Deindividuation refers to a situation whereby an individual loses his/her sense of responsibility and adopts an abnormal behavior in a crowd setting. Normally, individuals under deindividuation have no self-awareness of their actions because they assume a personality that is not synonymous to their original personality. More often than not, such individuals adopt the identity of the group an act as an entity rather than as an individual.
The historical event that can best describe the concept of deindividuation is the Rwanda genocide in East Africa. The Rwanda genocide was a civil war that was surrounded by ethnic abrasion and political differences that resulted to the killing of over half a million people. Ethnic groups arose against each other and slaughtered one another. The war involved the police, rogue militia, soldiers and the citizens of Rwanda. This is a classic example of a historic event where deindividuation was witnessed.
The war was predominantly between the Hutu and the Tutsi. The two factions were engaged in power struggle and the genesis of the war was triggered by the shooting of the Burundian president’s flight on arrival at the Kigali Airport where everybody on that flight died. The soldiers, police and militia took the war with to Tutsi and some Hutu individuals who were to succeed the president in case a power vacuum ensued (Akhavan, 1996). Consequently, Hutu civilians were recruited and advised to use and arm themselves with machetes against the Tutsi. In retaliation, the Tutsi also maimed and killed the Hutu. In essence deindividuation manifested itself in the execution of the Rwanda killings where individuals in groups attacked their rivals and killed without any shred or sense of responsibility and humanity.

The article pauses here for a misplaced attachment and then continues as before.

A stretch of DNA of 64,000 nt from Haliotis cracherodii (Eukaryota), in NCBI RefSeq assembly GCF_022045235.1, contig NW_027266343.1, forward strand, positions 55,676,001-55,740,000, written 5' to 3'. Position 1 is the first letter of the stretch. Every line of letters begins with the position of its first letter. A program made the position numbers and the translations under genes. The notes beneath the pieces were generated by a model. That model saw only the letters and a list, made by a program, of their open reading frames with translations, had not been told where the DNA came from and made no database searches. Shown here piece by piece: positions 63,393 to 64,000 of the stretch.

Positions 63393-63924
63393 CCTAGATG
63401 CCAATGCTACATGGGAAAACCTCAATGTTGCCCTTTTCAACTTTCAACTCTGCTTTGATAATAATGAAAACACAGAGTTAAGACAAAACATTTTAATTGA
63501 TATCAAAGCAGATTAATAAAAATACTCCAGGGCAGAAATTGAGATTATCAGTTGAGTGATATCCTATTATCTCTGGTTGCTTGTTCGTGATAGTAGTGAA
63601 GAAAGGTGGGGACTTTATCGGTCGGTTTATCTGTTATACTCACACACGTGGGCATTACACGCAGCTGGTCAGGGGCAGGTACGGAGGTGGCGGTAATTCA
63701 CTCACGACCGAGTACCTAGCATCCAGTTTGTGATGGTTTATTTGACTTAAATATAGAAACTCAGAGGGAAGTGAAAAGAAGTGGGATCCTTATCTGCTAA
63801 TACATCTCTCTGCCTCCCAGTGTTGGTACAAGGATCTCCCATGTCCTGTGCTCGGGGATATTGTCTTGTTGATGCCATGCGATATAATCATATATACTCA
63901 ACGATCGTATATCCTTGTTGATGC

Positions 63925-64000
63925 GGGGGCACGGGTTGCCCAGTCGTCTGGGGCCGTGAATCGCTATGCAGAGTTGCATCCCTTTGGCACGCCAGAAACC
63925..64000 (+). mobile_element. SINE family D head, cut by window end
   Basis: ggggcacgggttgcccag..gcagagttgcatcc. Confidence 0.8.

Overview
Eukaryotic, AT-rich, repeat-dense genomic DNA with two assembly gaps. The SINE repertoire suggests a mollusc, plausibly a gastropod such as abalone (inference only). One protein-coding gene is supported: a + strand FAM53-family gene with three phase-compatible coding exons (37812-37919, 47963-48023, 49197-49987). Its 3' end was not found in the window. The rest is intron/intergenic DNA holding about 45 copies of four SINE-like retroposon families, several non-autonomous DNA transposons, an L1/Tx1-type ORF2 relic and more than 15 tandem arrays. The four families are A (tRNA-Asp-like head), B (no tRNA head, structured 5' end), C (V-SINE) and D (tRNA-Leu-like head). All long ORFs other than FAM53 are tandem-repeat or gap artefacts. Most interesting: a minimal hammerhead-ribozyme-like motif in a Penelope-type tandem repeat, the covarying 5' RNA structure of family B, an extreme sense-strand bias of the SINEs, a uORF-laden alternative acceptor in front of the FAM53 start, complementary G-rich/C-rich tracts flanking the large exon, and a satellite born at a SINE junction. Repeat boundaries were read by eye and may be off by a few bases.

Process of deindividuation
Ideally, every individual exhibits a given kind of identity that he/she carries in pursuit of his/her actions. This self-awareness defines how people interact with one another and the extent to which someone’s behavior is normal (Nadler, 2008). Deindividuation can therefore, occur under three circumstances. One is during meditation, two is when someone is deeply focused in an activity such as a hobby and lastly, when one becomes part of a large group with one mentality. The group mentality is guided by two assumptions. The first assumption is that of anonymity, where one feels that he cannot be found out because the group is big. The second assumption lies on the existence of diffused responsibility where an individual feels he/she is not responsible for his/her actions.These two scenarios are what results to deindividuation. Most often, deindividuation is associated with negativities such as mob violence. However, it can sometimes yield positive results depending on what is at stake.
Nevertheless, deindividuation can also manifest itself outside the crowd mentality such as during meditation and when someone is deeply engrossed in an activity. During meditation, the human conscience is drifted to deep imaginations and during such imaginations, individuals find themselves embracing an identity that is different from their original identity. For examples, meditation that involves too much emotion can make an individual to cry while in real sense, the individual had not intent to cry. By the same token, an individual can be so engrossed in activity that he/she loses his sense of identity and loses focus of the need to embrace his normal behavior. For example an individual can carry out an activity to extreme limits maybe to achieve some illusionary ambition or to satisfy his imaginations.
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